If your credit score is in need of some rehab, don’t worry. There are options for folks who need to rebuild their credit. Full disclosure: applying for a regular credit card if you have a bad credit score is not a great idea. You’re likely better off sticking to a conservative credit-rebuilding plan that includes a secured card. But don’t worry. We’ll break it down for you.
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Bad Credit: The Basics
These days, it’s important to know your credit score. Errors can appear on anyone’s credit report and if your score has been dinged due to an error you want to get on the case right away. But what if there are no errors on your credit report – you just have bad credit?
Hey, it happens. Unfortunately, a missed medical bill or a period of unemployment can easily tank a credit score. Negative events on your credit report will cycle off after seven years if you take no action (such as making a partial payment on an old debt). In the meantime, though, you’ll want to start rebuilding your credit.
For the purposes of renting an apartment or getting a loan, having no credit is pretty much as problematic as having bad credit. If you have no credit, also known as a “thin file,” landlords and lenders don’t know how much of a credit risk you are. So they’ll usually play it safe and steer clear of you, or offer you high interest rates.
That’s why the advice for folks with bad credit is the same as the advice for folks with no credit: start slow and pay every bill on time. Establishing good credit from scratch or clawing your way back up to a good score after a period of bad credit? Totally doable.
Secured vs. Unsecured Cards
Folks with bad or nonexistent credit are often limited to secured cards. Secured cards require you to make a deposit to a separate account. Your deposit “secures” the credit risk the bank or credit union takes by issuing you a credit card.
Secured cards often come with annual fees and high APRs but you’re planning to pay your bill in full each month anyway, right? When you’re shopping around for a secured card, make sure the company that issues your card will report your payment record to the credit bureaus. You want to make sure you’re establishing credit, right?
After consistent use of your secured credit card and months of impeccable payment history, you should be able to graduate to a regular credit card. Often, the bank that issued your secured card will approach you with an offer of a regular credit card. You’ll get the money of your initial deposit back.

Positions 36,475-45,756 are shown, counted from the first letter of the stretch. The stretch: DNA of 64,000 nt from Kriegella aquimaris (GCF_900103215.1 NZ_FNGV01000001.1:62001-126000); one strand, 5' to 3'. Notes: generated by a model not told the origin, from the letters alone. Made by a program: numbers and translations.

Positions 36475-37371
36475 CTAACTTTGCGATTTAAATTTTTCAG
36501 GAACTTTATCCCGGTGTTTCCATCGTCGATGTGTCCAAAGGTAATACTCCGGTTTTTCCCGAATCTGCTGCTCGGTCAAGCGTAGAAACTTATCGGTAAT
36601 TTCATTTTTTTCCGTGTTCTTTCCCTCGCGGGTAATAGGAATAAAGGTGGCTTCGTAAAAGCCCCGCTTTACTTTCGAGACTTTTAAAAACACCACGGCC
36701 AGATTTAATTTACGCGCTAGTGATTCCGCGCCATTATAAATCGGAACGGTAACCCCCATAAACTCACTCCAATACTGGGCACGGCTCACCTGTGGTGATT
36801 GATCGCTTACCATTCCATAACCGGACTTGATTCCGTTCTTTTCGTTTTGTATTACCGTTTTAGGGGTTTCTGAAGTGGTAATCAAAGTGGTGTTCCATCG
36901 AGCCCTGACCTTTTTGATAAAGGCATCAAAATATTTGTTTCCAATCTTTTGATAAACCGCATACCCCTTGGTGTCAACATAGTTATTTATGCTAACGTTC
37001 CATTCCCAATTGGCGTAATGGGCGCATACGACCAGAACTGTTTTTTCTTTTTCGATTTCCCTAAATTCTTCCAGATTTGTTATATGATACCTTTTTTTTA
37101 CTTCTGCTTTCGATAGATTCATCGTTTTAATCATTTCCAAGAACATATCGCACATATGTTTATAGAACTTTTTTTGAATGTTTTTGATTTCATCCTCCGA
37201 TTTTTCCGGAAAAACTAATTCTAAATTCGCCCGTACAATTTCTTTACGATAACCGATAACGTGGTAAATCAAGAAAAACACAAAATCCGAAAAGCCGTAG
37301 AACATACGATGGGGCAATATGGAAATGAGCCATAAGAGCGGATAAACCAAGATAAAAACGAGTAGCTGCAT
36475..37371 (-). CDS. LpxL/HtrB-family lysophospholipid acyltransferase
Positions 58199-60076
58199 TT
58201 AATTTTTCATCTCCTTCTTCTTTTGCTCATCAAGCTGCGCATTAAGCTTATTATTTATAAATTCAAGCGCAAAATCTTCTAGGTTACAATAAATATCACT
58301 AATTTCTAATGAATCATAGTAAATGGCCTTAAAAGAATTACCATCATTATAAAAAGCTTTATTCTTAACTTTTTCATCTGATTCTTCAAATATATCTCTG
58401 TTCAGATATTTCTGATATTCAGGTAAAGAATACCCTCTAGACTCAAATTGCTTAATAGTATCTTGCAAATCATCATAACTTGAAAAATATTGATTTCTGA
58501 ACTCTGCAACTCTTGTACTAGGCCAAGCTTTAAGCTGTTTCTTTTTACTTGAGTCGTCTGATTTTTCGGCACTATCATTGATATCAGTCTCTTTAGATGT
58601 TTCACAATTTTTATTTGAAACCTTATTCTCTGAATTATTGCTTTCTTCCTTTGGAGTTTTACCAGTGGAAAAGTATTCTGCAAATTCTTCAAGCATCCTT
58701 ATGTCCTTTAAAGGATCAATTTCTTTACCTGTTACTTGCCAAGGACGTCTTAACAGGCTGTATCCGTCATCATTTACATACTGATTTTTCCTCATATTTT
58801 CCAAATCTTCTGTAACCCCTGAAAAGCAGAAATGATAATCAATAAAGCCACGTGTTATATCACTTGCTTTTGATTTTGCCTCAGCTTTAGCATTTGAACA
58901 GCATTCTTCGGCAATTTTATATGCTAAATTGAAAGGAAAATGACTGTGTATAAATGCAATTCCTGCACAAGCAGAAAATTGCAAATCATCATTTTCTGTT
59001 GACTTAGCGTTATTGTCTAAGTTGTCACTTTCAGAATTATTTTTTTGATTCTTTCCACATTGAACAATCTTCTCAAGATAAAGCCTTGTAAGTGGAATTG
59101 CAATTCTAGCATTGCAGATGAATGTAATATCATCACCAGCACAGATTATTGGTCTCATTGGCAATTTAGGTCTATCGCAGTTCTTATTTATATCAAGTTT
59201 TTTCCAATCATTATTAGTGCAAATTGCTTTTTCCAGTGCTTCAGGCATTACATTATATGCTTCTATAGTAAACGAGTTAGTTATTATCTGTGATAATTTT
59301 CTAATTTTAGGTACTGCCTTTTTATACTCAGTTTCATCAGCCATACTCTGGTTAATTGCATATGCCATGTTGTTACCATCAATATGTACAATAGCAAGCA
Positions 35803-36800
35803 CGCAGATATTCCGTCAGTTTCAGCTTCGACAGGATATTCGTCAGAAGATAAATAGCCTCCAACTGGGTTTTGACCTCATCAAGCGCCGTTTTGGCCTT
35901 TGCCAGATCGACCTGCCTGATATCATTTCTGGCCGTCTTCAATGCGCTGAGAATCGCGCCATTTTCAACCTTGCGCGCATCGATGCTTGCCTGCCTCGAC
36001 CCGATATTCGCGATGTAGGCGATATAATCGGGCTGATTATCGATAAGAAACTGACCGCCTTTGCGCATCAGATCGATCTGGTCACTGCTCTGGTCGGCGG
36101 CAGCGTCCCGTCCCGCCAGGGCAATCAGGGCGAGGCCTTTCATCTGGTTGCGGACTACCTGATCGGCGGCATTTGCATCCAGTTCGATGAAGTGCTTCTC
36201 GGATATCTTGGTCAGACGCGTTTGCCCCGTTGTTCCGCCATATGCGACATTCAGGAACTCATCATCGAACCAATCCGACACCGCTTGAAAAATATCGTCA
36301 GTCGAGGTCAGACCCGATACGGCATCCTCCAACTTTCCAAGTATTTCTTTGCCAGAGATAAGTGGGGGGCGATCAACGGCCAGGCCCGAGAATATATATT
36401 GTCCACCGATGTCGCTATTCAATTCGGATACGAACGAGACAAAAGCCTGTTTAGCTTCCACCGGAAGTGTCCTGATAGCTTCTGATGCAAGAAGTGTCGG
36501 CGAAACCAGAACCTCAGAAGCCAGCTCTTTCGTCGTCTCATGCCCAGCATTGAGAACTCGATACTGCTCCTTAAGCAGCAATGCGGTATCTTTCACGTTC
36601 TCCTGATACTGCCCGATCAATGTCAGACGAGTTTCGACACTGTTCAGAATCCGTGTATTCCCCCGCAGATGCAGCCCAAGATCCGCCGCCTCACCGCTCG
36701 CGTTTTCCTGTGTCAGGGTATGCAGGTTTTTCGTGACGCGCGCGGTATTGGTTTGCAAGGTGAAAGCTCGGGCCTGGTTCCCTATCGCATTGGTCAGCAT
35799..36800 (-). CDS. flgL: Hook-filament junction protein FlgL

A secured card is not the same as a prepaid card. A secured card helps you build up a credit history, while a prepaid card does not. Make sure you’re clear about which kind of card you’re opening.
Some secured cards limit your credit line to the amount of your deposit. Others give you a credit line that’s significantly higher than the cash you’ve put down as collateral. Whatever your credit line, do your best to use only up to 30% of that credit each month.
Your credit utilization ratio (the amount of credit you use divided by the amount of credit available to you) affects your credit score. A ratio below 30% tells the credit bureaus that you’re capable of exercising restraint when it comes to credit. Restraint means you’re less likely to max out cards, rack up debt and not make your payments. That’s why the folks with the highest credit scores tend to have low credit utilization ratios.
If your credit score is average but not poor, you may be able to get an unsecured card. You won’t be required to make a deposit to collateralize the card. Be aware, though, that folks with imperfect credit are generally offered higher APRs.
Whatever the interest rate on your card, pay that bill on time, every time. Folks with so-so credit probably won’t qualify for the cards with the best rewards. Don’t sweat it. Take your time, build up a good credit history, and once your score improves you can upgrade to a card that has more to offer. Applying for too many cards in quick succession and getting your applications rejected can ding your credit score, so don’t get too impatient.
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Rebuilding credit can be an arduous process. Getting a secured card can feel like riding a bike with training wheels after you’ve already learned to ride without them, but it’s worth it. Once your credit score is high, you can get great rates on a home mortgage or personal loan. Plus, you’ll have the satisfaction of knowing your hard work paid off. Remember that when you’re building or rebuilding credit you’re in a dance with the credit bureaus. You want to signal to them that you’re a safe bet.
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